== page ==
Browsing Tag


Arts and Entertainment, Existential Stuff, Music, News, Opinion

The Doomed Sex Geckos Make Me Celebrate Life and Here’s Why

September 4, 2014

For the rest of our lives, we will all remember where we were on September 2, 2014, when we heard that the Russian Sex Geckos had died in space. These randy reptiles, who sacrificed their lives to make the vast emptiness of the cosmos safe for Astral Coitus, will forever be in our hearts, alongside other non-human pioneers who climbed the ladder to heaven for the sake of ethereal exploration: Laika the Canine Cosmonaut, Bek and Lek the Lunar Orbiting Tortoises, and ill-fated Gordo the Squirrel Monkey, launched by our very own country into the skies in December, 1958, only to drown without mercy when the capsule parachute failed to open.

This is Gordo. He is about to die for science.

(Sans pitié, I tell you, sans pitié! Wishing only for a warm nut and a cool patch of Florida grass to scamper upon, poor Gordo was sacrificed to the cruel, cold waters of the Atlantic.)

The brevity of the brave lives of the Sex Geckos and all the other dogs, rodents, chimps, and turtles who died for science has made me consider what a luminous, brief, and rare gift life is. Inspired by the lives these skybound creatures led, scraping the heavens to gaze with hopeful and tiny animal eyes at the face of God, I have decided to honor their sacrifice and the brief moments of joy, heroism, and lizard horniness they must have felt before the Space Reaper collected his pennies. To honor the extraordinary gift of sentient birth, full of the dust of destitution and the silver of desire, the glitter of cities and the sun-rich, loamy earth of the country, the prize of solitude and the sweet grasp of company, here is my list of things I am thankful for:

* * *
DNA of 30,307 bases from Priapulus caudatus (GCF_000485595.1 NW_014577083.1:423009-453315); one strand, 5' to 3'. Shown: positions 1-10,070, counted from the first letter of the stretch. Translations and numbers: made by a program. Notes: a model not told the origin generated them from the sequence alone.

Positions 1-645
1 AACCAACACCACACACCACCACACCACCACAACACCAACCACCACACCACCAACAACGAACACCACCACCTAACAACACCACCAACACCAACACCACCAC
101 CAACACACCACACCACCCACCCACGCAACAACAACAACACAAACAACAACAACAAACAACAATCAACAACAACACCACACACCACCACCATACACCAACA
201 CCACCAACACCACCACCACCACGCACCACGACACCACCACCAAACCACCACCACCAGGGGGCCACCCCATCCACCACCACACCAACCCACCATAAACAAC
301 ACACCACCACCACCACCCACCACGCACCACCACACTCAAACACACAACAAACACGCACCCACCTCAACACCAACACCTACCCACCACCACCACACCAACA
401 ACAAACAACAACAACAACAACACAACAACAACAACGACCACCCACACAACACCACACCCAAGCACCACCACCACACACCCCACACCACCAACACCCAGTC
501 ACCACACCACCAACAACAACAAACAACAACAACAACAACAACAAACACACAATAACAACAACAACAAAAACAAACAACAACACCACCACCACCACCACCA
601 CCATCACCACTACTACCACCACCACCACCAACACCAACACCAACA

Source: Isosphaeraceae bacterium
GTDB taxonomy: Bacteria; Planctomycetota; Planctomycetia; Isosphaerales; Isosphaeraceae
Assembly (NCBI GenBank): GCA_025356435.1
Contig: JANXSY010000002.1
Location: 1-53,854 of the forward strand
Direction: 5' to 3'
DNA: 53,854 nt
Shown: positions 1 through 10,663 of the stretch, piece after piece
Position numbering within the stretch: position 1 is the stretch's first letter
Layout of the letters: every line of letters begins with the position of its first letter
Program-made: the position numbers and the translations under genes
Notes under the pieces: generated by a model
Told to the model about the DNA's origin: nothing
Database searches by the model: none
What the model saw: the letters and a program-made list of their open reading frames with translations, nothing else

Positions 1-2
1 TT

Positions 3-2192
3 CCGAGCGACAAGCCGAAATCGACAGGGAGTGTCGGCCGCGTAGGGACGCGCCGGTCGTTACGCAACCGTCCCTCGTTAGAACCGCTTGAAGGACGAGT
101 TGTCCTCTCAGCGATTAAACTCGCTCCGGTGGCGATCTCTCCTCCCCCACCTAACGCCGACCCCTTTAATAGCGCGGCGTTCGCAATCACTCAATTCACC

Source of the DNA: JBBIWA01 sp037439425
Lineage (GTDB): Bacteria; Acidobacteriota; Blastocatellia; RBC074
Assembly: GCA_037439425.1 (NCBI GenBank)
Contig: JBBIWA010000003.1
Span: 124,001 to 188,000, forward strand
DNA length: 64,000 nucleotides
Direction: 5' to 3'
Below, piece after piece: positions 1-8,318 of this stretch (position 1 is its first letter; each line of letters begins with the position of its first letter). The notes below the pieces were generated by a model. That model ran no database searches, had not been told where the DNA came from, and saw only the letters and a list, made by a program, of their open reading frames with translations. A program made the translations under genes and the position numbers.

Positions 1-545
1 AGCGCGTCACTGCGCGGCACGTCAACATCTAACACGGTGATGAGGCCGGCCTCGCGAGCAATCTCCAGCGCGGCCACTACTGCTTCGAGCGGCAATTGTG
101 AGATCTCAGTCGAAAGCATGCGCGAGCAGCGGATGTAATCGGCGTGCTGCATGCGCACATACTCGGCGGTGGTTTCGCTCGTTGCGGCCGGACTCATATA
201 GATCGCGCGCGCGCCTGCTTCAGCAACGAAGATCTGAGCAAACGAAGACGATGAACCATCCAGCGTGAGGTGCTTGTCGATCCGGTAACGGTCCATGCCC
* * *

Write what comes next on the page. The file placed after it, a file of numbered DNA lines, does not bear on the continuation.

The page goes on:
Fribbles. During the unsightly, bullying, hirsute, bloated, screeching, neon decade of the 1970s, I lived in the weak-Tudor suburbs of Long Island, that land of car dealerships, mod synagogues, and over-designed duck ponds; I screamed majorly, minorly, and hourly for the scratch and sass of Manhattan, dreaming every day of escape from the eternal wet November of the well-meaning Freeway Land. In the midst of this doomscape of blousy hair and teenage Porsches, the succulent succor of the Fribble, that delectable Delorean of ice cream treats, was like Mothers’ milk to the teen soul abused by the encroachment of conformity and mediocrity. Likewise, I am thankful for…

The Kinks. Before Punk saved our souls and turned all us Sauls into Pauls spreading the gospel of Bowery and Kings Road to a world dulled by Kansas and ELP, us wet-lipped outsiders who wandered in the cruel American desert bowed low before the golden calf of The Kinks, those delicious, British, bashing, effeminate, tender, terrorizing masters of songs most subtle and riffs most outrageous. They had a legend full of gorgeous back-story and self-destructive misery, making music for every mood and a song for every season, and they provided an immediate way to identify allies before the armies of the outsiders all cut their hair. Oh my Kinks, you were my first love. I am thankful for…

The Mighty Boosh. A century and a quarter after Weber & Fields discovered it was wildly funny (and equally lucrative) to go on stage portraying two men abusing each other with props and wordplay, you would have thought that the whole concept of the two-man comedy team could not appear vital, fresh, and ferociously funny. But the Mighty Boosh took all the clichés, pumped them full of hipster air and sealed it with dada staples, and produced one of the five funniest TV shows of all time. Like The Honeymooners, Fawlty Towers, and (most of) Blackadder, you can watch the Mighty Boosh’s three series of television shows again and again and be awed, over and over, by the creativity, the stunning scripted and visual invention, the startling and unexpected wit, and the ability of two amazing actors – Julian Barratt and Noel Fielding – to make the most absurd characters and situations appear utterly real, compelling, and draw-dropping funny. I am thankful for…